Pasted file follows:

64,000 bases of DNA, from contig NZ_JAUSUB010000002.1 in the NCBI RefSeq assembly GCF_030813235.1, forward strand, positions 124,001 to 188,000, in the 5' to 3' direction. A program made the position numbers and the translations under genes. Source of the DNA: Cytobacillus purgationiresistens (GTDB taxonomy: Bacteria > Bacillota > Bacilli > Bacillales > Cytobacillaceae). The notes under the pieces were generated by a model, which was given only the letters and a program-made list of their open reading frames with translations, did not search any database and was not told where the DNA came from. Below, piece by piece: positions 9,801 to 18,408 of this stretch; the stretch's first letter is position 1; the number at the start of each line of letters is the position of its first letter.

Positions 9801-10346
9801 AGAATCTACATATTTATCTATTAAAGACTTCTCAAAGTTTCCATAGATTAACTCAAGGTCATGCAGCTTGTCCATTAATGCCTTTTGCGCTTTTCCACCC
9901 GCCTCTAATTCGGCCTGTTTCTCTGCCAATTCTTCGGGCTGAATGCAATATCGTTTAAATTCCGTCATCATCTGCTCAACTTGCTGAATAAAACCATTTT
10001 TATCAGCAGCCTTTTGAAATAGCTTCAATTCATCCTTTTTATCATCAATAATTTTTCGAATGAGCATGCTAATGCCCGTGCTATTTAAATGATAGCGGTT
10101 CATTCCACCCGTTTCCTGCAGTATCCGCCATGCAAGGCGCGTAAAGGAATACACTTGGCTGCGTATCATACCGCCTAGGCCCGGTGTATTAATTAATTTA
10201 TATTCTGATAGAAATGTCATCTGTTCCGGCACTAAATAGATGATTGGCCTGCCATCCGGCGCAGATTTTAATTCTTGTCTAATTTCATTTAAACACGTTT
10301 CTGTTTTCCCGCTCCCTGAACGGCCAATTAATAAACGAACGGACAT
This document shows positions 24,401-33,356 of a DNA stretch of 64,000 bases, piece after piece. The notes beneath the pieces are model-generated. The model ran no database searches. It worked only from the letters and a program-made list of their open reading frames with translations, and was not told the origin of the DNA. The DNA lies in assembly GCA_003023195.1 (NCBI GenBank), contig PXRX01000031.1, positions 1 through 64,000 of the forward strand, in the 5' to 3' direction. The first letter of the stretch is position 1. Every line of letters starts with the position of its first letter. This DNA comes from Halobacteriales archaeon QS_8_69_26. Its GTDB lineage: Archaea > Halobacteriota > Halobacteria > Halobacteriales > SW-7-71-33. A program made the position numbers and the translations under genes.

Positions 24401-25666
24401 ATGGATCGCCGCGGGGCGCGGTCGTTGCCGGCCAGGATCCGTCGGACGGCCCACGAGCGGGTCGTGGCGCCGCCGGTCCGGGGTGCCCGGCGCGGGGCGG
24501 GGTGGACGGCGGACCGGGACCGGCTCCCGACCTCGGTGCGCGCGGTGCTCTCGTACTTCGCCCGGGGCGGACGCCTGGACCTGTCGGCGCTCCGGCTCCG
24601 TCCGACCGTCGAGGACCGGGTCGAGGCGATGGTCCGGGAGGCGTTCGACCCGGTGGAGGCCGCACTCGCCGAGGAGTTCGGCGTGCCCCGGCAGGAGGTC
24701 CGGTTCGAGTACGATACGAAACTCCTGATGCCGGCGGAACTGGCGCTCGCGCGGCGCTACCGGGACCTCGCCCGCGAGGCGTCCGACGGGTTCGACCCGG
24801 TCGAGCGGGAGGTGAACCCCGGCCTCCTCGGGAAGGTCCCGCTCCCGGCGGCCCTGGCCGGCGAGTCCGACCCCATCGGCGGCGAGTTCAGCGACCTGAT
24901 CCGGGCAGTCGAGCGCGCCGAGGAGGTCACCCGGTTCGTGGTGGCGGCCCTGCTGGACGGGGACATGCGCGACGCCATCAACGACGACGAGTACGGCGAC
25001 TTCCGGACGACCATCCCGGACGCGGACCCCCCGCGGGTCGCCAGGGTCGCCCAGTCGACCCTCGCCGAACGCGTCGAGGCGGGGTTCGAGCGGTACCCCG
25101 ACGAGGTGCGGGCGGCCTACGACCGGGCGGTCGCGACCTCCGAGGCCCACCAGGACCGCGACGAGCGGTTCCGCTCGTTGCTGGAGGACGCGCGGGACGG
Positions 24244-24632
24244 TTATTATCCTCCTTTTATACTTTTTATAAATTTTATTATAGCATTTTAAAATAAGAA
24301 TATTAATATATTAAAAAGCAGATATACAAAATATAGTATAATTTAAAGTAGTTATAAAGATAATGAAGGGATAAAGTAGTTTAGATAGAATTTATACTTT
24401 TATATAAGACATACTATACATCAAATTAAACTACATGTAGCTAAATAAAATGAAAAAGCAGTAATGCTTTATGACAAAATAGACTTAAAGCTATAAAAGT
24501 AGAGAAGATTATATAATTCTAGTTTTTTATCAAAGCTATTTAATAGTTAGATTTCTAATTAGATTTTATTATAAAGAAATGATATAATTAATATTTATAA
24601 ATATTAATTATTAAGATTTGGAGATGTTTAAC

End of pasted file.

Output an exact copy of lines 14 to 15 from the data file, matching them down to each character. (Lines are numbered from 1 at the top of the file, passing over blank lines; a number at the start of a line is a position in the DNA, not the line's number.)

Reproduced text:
24701 CGGTTCGAGTACGATACGAAACTCCTGATGCCGGCGGAACTGGCGCTCGCGCGGCGCTACCGGGACCTCGCCCGCGAGGCGTCCGACGGGTTCGACCCGG
24801 TCGAGCGGGAGGTGAACCCCGGCCTCCTCGGGAAGGTCCCGCTCCCGGCGGCCCTGGCCGGCGAGTCCGACCCCATCGGCGGCGAGTTCAGCGACCTGAT